Title to the remaining area of the East Side Park Lands was finally cleared in 1892. Those lots had also been intended for the development of row houses. But exciting changes began to come. The Soldiers and Sailors Memorial Arch was dedicated at Grand Army Plaza in 1892. An iconic pink granite water tower was added at the Mount Prospect Reservoir in 1893. The Brooklyn Museum broke ground in 1895 and was opened to the public in 1897; the Brooklyn Botanic Garden opened in 1910. By 1903, plans for subway service along Eastern Parkway were announced. Developers began consolidating the town house lots in expectation of demand for apartments, with the first four-story multifamily buildings appearing on St. Johns Place in 1909.

The signing of a contract for the Eastern Parkway IRT line in 1913 further spurred development. Subway construction began in 1915. By 1917, fifty-two apartment buildings had been completed in the district. By 1929, another thirty buildings rounded out the new apartment house district.

Architecture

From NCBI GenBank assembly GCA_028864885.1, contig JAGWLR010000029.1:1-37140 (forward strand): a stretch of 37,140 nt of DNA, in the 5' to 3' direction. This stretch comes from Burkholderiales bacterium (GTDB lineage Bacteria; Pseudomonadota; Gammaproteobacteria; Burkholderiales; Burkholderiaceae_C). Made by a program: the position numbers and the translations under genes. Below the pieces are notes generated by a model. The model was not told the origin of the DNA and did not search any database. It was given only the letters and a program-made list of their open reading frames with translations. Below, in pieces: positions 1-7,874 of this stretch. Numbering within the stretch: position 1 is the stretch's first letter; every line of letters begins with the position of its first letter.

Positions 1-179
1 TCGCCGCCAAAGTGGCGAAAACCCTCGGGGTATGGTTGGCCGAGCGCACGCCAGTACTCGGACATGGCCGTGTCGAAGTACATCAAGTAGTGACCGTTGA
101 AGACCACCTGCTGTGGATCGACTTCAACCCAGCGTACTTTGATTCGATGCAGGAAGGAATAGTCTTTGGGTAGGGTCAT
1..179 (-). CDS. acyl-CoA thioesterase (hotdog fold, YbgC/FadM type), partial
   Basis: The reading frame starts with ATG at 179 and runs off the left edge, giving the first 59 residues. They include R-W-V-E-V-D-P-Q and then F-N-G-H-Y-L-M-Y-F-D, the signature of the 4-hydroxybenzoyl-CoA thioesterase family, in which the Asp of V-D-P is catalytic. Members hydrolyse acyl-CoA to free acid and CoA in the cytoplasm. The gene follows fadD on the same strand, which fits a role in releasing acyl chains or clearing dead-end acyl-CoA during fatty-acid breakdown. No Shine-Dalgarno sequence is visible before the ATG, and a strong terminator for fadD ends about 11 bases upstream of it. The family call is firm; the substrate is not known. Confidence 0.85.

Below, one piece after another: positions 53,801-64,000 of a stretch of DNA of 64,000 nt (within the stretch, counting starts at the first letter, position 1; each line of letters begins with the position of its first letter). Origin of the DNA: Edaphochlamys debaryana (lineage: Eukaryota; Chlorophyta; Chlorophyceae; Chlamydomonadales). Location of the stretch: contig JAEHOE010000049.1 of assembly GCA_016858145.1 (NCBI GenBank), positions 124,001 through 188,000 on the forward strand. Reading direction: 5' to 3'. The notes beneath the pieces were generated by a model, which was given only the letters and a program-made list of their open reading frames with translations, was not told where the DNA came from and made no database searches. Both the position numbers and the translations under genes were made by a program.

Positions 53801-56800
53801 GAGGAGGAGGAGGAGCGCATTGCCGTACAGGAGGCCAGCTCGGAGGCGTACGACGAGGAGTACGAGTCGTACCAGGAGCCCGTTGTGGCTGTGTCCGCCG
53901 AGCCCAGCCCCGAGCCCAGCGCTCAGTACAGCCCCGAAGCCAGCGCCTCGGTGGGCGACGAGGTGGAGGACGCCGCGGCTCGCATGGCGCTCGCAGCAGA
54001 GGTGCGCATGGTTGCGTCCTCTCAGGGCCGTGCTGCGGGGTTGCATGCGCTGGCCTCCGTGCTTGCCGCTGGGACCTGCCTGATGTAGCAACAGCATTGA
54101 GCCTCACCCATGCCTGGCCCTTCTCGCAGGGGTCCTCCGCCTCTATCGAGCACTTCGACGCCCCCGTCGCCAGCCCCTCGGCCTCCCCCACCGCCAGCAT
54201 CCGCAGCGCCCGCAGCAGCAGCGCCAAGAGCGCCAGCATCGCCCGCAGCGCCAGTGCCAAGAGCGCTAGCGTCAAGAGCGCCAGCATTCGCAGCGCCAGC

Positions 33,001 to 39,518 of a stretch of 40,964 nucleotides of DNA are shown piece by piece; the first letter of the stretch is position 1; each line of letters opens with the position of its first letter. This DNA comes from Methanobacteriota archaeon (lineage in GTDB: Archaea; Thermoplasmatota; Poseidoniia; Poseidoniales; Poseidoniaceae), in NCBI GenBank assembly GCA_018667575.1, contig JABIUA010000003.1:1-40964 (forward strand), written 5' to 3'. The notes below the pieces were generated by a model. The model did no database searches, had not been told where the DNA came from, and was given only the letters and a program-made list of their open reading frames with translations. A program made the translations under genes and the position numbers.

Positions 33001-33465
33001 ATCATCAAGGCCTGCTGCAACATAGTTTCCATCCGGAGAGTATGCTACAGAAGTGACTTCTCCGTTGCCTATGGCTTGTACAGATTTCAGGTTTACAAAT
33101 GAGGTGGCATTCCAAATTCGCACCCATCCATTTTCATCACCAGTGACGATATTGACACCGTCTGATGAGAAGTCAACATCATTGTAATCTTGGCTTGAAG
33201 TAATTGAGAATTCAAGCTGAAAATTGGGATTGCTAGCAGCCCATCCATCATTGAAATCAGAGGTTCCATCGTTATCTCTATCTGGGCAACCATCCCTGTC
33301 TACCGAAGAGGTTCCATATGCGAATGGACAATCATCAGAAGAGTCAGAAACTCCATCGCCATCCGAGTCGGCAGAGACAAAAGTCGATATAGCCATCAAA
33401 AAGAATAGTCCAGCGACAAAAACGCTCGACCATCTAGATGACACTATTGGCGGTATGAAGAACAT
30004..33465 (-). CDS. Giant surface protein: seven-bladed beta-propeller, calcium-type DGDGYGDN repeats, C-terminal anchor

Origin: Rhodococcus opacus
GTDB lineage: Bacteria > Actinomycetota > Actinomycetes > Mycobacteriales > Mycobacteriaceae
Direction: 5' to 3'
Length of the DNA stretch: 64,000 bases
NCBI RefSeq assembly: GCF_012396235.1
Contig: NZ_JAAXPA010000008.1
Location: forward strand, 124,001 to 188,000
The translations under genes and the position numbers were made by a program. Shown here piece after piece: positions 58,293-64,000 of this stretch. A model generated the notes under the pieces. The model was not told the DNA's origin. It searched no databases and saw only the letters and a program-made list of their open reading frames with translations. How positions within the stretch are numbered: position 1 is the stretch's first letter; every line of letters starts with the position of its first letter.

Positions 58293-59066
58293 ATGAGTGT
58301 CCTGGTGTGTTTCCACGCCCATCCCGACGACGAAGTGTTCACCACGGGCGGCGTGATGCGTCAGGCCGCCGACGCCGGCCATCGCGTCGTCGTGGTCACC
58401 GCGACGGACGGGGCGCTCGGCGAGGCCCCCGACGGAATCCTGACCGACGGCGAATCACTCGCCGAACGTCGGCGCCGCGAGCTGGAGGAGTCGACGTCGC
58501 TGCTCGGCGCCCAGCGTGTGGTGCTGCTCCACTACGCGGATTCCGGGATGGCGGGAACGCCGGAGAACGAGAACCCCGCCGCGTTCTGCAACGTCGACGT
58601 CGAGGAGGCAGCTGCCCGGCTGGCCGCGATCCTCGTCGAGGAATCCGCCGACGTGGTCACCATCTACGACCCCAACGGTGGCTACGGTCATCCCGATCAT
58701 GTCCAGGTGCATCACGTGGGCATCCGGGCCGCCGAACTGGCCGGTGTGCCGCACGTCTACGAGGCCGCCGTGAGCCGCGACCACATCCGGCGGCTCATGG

The architecture of the district is consistent in type and remains remarkably intact since its initial construction. Comprised primarily of apartment buildings ranging from four to fifteen stories, the district also encompasses a series of four three-story mixed use buildings wedged between larger buildings on Underhill Avenue, and an historic synagogue building, whose scale and appearance match the adjacent multi-story apartments fronting Eastern Parkway. The predominant building material throughout is masonry and limestone alongside red and cream-colored brick, with occasional marble, terracotta and wood details. Stylistically, the architecture of the district parallels the major revivalist design trends of the early twentieth century, including Beaux Arts, Renaissance, Tudor, Moorish and Colonial Revival styles. Throughout the proposed district, the majority of apartment house buildings are characterized by narrow front gardens, paved areaways and entry courts. The district's coherence is in its apartment house character, and uniformity of building type and use, despite the variations in expression, materials, footprint, and scale.